Also, someone mentions that on the SJ you have to push a button and then grab the lever on the handle to start it -- this sounds like an extra step that would be irksome in the long run?]

NeilBlanchard 01-22-11 07:09 PM

I've answered my own question:

https://homeownersolutions.toro.com/...ualsResultPage

You may have to enter the 38381 model number...

The Toro uses two belts: the first one is toothed and steps down about 1:3, and the second is a multi-vee groove with a tensioner, which further reduces the speed by about 1:6 or 1:8. The belts are on the left side as you stand using the machine.

NeilBlanchard 01-27-11 12:46 PM

I got to borrow my neighbor's Toro again, and I cleared the entire 90' long driveway, including the snow plow pile at the street; we got about 11" - 12" of snow. The width averages 9' or so, and the street is flared to almost 15-16' wide. I also cleared a 30' path.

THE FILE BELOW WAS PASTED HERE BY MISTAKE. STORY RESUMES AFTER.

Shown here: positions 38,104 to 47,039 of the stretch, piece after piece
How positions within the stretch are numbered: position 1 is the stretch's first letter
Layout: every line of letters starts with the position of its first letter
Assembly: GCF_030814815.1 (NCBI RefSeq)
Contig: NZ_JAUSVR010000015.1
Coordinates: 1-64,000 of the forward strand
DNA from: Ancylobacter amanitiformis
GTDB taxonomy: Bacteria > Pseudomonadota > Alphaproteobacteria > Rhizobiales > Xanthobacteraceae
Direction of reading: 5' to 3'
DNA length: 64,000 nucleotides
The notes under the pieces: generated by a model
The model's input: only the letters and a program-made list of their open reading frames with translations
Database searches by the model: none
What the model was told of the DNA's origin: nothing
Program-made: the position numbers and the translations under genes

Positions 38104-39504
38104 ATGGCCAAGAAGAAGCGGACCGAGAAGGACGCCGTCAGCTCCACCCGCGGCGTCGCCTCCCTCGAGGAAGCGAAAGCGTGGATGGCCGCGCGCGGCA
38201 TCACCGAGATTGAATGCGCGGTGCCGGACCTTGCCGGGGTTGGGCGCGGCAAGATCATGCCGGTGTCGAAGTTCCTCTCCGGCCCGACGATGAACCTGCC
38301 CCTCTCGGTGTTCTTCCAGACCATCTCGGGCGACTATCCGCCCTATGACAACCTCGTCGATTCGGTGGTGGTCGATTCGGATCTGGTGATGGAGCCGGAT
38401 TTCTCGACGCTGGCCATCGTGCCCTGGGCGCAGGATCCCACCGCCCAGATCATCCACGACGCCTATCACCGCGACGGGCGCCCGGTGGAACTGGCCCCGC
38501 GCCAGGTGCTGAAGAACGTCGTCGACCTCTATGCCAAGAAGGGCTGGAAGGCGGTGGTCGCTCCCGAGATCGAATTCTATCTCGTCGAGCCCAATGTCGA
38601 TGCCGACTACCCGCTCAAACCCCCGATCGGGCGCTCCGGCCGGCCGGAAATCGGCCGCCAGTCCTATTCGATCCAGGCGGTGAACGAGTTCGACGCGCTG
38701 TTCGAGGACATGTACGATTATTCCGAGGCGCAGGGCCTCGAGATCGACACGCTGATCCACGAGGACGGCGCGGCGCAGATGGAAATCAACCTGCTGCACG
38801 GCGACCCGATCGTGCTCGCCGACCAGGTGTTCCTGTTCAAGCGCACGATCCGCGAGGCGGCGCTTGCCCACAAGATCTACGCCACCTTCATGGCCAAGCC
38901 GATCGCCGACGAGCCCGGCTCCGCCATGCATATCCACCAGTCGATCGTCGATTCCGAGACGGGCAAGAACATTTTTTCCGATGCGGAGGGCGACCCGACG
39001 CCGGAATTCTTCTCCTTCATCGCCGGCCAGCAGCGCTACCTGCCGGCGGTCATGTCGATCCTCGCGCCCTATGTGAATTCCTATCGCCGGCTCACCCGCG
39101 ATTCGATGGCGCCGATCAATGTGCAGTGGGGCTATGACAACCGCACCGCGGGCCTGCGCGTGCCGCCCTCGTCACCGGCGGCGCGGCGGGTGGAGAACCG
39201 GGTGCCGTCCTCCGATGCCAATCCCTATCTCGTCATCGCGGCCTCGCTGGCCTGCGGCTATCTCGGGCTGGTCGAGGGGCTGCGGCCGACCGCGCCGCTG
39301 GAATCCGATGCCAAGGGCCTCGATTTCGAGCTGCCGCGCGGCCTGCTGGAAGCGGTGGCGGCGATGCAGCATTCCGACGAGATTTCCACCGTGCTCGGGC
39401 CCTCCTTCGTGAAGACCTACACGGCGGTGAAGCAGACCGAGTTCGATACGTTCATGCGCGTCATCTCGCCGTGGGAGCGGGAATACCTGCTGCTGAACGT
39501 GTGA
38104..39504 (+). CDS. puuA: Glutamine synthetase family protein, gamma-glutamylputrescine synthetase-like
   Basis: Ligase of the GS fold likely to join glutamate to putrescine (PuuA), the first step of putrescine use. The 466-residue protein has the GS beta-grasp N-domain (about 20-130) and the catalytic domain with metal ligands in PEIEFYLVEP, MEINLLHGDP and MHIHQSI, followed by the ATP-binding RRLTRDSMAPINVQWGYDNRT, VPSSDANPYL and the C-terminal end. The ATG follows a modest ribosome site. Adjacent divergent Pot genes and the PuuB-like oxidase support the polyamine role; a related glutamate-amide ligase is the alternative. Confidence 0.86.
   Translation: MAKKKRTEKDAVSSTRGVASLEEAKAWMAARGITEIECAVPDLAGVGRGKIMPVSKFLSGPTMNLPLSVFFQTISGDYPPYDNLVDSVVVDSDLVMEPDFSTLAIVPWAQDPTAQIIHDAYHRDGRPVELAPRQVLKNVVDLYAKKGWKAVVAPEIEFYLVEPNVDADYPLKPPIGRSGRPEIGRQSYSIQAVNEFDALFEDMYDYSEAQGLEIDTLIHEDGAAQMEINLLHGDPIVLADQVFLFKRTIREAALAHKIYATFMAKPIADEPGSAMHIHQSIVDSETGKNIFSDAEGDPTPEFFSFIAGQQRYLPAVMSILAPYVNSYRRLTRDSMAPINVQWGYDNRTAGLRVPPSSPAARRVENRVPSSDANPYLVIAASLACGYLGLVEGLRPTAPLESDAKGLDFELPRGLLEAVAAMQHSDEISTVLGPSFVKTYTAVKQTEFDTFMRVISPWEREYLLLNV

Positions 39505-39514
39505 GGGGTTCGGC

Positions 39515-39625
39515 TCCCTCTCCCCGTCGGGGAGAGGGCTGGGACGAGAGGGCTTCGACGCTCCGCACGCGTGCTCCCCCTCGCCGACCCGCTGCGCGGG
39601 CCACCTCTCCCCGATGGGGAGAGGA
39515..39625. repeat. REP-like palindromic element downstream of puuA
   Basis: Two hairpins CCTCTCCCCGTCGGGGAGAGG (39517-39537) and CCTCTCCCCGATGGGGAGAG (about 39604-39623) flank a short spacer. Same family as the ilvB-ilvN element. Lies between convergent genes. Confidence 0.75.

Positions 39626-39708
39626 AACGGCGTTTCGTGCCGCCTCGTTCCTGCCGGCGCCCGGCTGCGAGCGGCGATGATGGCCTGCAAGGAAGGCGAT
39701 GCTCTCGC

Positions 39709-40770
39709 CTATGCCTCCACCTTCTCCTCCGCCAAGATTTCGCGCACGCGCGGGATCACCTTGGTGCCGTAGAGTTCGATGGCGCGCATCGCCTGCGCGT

All of that in just 30 minutes -- and using just 0.40kWh of power! Amazing.

hamsterpower 02-07-11 03:56 AM

so I finally discovered a problem with my Toro 1800. The auger is molded to the shaft instead of having shear pins as a "real" snow blower would. I hit the corner of a concrete pad and now there is some play on the shaft. The little Toro still works great but rattles quite a bit. I can see how this is going to get worse and eventually need a whole new auger.

NeilBlanchard 02-07-11 05:11 AM

Right, my neighbor's has a "tear" on one of the blades, but it still works fine. My Dad has had his for about 15 years.

Is yours the newer 15A model (38381), or the older 12A model (38025)?

hamsterpower 02-07-11 08:27 AM